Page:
Studios have been churning out 3 Girls On A (Man)Hunt stories almost since they started making movies . . . and tv series. But 20th/Fox was particularly loyal to the form, especially once they introduced CinemaScope with its 2.55:1 picture ratio tailor-made for triptychs. This pop hit, the second of four in the genre from helmer Jean Negulesco, is mostly recalled for its title song* & for some ultra-smooth location shooting (the first half reel is a mini-travelogue of Rome), but the actual storyline now looks just a bit creepy. Jean Peters, Dorothy McGuire & Maggie McNamara hold to convention, working as secretaries & hoping for proposals, while the likely candidates (Rossano Brazzi, Clifton Webb & Louis Jordan), are alternately teased & tricked into submission. Peters & Brazzi, at least, seem well-matched, but it’s painful to watch lovely McGuire settling for ‘companionate marriage,’ and even worse to suffer through the designing stratagems of McNamara who baits her beau and informs on her gal pal at work. McGuire’s situation, at least, holds period interest for the closet-case sexual-politics of Webb’s dilettante expatriate, but how were audiences meant to respond to McNamara’s despicable behavior? And this reaction isn't all hindsight. Shrill & brittle in THE MOON IS BLUE, her debut pic from the previous year, she was finished by THE PRINCE OF PLAYERS which followed this one.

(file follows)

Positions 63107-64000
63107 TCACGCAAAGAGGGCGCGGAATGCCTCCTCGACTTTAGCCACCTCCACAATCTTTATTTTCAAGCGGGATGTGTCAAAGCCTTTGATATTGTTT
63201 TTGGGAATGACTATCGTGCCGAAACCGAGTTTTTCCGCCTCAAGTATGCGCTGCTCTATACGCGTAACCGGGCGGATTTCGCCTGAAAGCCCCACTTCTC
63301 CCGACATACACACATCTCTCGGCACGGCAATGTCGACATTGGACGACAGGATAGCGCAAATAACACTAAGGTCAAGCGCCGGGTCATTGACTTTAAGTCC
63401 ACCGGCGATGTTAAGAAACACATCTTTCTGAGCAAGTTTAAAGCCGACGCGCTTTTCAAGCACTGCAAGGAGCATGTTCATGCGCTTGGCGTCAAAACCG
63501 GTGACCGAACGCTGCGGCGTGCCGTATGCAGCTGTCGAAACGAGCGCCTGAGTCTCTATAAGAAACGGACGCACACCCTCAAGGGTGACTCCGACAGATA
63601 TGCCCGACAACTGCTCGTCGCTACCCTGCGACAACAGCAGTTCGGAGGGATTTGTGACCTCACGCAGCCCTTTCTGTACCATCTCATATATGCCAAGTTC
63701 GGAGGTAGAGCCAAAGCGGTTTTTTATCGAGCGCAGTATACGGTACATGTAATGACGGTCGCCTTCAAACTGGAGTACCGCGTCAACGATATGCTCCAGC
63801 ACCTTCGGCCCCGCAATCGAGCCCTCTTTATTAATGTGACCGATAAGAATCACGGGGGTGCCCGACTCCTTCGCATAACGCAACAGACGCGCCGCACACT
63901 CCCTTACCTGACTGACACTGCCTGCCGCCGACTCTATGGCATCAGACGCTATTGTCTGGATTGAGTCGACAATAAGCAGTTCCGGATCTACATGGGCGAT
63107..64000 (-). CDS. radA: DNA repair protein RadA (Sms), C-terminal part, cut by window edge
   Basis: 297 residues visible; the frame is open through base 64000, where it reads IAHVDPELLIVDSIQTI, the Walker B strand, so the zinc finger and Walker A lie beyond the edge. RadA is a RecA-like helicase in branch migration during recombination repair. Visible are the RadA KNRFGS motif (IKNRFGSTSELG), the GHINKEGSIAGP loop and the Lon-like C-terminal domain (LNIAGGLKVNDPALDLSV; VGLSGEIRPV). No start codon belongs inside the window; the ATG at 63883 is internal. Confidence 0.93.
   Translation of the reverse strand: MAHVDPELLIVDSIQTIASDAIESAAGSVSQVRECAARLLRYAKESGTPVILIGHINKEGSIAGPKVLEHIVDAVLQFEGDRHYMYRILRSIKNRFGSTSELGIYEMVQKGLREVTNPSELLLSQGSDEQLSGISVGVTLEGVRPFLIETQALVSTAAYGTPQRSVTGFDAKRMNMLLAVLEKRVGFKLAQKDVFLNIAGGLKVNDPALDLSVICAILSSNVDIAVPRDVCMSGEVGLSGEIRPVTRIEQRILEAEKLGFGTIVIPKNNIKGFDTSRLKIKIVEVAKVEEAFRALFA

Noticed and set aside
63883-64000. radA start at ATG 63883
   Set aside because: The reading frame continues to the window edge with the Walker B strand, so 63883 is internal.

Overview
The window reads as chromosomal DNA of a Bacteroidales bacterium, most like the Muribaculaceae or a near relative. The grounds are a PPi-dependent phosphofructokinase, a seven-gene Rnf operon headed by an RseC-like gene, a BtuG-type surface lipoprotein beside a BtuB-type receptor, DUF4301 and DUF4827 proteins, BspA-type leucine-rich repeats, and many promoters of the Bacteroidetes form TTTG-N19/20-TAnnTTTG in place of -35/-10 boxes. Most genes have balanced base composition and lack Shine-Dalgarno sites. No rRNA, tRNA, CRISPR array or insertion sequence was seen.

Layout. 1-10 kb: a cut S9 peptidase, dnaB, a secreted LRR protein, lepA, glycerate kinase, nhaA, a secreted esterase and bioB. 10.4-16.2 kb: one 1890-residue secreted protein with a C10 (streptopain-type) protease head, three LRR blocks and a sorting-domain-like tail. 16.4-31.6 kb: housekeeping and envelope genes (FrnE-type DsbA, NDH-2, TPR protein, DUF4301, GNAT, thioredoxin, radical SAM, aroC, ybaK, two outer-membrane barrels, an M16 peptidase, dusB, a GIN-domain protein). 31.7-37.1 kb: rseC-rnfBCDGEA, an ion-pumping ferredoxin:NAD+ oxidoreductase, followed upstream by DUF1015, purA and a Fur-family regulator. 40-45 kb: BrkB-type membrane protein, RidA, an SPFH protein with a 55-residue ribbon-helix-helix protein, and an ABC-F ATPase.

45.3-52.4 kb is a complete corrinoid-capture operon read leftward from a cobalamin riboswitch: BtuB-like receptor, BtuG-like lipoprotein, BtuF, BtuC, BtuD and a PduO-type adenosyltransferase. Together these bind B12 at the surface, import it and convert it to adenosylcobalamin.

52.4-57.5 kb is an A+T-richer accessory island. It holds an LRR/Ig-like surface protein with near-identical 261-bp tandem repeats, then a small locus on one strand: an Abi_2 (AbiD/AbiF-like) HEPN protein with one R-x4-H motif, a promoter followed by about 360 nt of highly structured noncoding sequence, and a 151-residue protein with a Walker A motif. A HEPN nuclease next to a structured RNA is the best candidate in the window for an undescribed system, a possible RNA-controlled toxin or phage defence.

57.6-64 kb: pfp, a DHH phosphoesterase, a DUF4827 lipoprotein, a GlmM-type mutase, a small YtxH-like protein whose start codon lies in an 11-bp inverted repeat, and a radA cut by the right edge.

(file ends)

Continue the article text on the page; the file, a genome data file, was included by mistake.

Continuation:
SCREWY THOUGHT OF THE DAY: *Hard to fathom how Styne & Cahn’s cutesy title song beat Arlen & Gershwin’s THE MAN THAT GOT AWAY for Mr Oscar®. Ira’s intro lyric alone should have sealed the deal. (The night is bitter/The stars have lost their glitter/The winds grow colder/Suddenly, you're older/And all because of the man that got away.)
DOUBLE-BILL: While Negulesco’s HOW TO MARRY A MILLIONAIRE/’53 has more name recognition (and Marilyn Monroe, delightful as a vain, rather than a dumb, blonde), his later 3 Gal Pal pics, WOMAN’S WORLD/’54 and THE BEST OF EVERYTHING/’59, are grand ‘guilty pleasures.’
READ ALL ABOUT IT: You’d never guess the extent of director Jean Negulesco’s rigorous art training or his visual sophistication after watching Webb, Jordan & McNamara discuss modern art at a museum in Rome. But see for yourself (and read how Darryl F. Zanuck tried to wreck this film), in his charming, if frustratingly selective, auto-bio, THINGS I DID . . . AND THINGS I THINK I DID.